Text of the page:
The right thigh has a rigid brace I made out of different sized pvc pipes and joints. Two thigh length sections of ¾ inch attached on either end with one ¾ inch and a wider about 3 inch tube. I had to drill two large holes into the wider pipe and used screws to secure the other end.

With the same pattern, create three basic fur sections. A right shin, left thigh, and left ankle based on the reference photos. Only the left thigh piece is sewn in place with the leggings. The other two are just slipped on and should stay in place if made tight enough.

Arm Sleeves and Gloves

Following the same steps as the legs, cut the arms deep enough that the seam doesn’t show outside the pickle. You’ll need a variety of the stretch fabrics on the list to complete these sleeves and gloves.

Starting with the left sleeve, you’ll need to simply make a full black sleeve or if you bought a black top that doesn’t have any design on it, you can use that. To create the illusion of a full bone arm like Pickle Rick, I decided to draw out an arm bone, and sew two copies of them onto the arm like those fun skeleton shirts. I drew a very basic bone similar to the reference photos that stretches from either ends of the sleeve. I also created a pink tendon that just a simple strip of fabric that attaches to the middle of the upper and lower arm like in the reference.

The left glove is a simple dark pink with pointy fingers, and bloody wrist. I made a simple glove pattern by tracing my hand on some throw away fabric. I made each finger pointy instead of my actual rounded finger. For the bloody wrist, I cut a small piece of dark red fabric and glued it to the wrist section.

The right sleeve is split into two sections, the upper pink muscle, and the lower bone section. I cut the pattern in half then created these two sections with the proper fabric. The muscle section has an added muscle details in a different shade of pink that you need to sew on.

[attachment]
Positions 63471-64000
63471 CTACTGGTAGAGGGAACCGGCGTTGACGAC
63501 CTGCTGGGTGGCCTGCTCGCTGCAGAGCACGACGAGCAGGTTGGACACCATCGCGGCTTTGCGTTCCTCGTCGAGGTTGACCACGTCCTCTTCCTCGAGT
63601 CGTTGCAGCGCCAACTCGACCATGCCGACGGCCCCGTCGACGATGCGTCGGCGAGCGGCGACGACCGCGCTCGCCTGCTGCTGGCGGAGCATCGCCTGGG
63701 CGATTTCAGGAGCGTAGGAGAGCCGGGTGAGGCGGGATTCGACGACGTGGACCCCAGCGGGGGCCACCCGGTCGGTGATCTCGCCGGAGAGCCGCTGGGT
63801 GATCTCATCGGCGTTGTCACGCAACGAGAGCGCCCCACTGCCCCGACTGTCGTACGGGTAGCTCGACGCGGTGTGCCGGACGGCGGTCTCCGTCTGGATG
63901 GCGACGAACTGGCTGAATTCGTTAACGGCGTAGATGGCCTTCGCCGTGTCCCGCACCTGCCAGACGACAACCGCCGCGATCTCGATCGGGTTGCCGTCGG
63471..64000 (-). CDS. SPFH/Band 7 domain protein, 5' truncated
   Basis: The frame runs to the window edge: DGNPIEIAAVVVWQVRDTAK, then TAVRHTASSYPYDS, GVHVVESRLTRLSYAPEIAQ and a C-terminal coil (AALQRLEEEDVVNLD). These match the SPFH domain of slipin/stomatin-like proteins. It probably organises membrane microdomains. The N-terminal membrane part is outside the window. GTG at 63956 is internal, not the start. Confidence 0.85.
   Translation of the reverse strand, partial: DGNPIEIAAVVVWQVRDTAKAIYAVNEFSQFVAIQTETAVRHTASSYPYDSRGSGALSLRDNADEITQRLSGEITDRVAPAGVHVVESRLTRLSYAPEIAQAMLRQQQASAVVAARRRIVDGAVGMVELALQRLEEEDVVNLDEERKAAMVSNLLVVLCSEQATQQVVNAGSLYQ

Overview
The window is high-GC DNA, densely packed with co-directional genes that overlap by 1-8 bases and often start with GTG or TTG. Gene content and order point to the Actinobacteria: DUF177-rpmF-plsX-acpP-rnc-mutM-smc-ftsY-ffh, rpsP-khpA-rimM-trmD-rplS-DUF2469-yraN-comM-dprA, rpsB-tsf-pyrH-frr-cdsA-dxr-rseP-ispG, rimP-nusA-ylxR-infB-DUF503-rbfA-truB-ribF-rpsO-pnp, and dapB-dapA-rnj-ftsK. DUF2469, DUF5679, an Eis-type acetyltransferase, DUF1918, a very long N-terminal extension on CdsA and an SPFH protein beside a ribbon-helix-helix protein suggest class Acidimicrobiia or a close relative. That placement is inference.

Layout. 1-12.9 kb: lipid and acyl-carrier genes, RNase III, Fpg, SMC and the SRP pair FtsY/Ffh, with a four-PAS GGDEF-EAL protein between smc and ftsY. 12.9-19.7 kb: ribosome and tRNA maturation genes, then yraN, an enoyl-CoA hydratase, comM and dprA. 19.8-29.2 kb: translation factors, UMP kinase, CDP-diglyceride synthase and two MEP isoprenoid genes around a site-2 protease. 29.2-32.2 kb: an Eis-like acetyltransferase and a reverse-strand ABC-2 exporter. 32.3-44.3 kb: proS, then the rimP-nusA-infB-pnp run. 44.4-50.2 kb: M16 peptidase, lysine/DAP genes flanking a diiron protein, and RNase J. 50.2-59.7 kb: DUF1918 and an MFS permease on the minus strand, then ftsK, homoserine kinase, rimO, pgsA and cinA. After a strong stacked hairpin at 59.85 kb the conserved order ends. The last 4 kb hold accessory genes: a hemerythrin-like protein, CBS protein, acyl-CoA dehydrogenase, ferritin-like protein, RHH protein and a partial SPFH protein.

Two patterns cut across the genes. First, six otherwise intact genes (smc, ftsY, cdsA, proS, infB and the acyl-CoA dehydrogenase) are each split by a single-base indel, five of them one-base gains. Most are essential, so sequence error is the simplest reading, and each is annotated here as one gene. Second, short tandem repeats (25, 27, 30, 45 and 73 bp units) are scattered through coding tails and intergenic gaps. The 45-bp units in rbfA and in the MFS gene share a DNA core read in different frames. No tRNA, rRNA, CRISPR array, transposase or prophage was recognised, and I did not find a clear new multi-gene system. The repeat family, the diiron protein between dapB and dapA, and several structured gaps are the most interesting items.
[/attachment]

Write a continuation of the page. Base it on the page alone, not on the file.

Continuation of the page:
The right glove is a longer than the left and in grey, with a bloody wrist section. I made the same type of pattern as the left but extended the wrist a couple inches and glued the dark red fabric to the end. The wrist should look like a rat lost its fur, so I drew a bunch of black dots where the fur is missing. With the fur, make a bracelet based on the reference that you can slip on. No need to sew that on to the glove to complicate things.

Making Rat Feet

Full disclosure. I made the feet based on a YouTube video I watched the same day I made the feet so I’m sure improvements can be made. First I glued two pieces of EVA foam on top of each other so it was thick enough to match the reference. I cut the shape of the front of the shoe out so it can become an extension to the shoe then I dremeled and sanded it till it looked like the rat feet in the ref. The foam is then glued with barge to the shoe.

Next I carefully use the double-sided carpet tape to cover the entire top section of the shoe and EVA foam. Once covered, carefully take your grey fabric and cover the shoe. Start from the front and work your way to the back end of the shoe. Don’t stretch the fabric too much as the tape isn’t that strong and will come undone, which happened to mine. You’ll probably need a second piece to get the section behind the heel covered. I also used super glue to keep the fabric from coming off the edges near the sole of the shoe.


If you know you’re way around EVA foam, you’ll be able to whip the gauntlets up pretty easily. You start with a box shape and add the wheels, blade, and wrist wraps. There’s a couple simple details that you can copy from the reference photos.


And that’s about it. I hope you found that helpful. I’m creating a detailed video tutorial series on my YouTube Channel. Link at the top of the guide. Make sure to follow all my channels for more Pickle Rick mayhem and good luck with building yours! 🥒🥒🥒


Video Tutorials

In addition to the guide, I'm creating a series of YouTube videos on how to create the costume.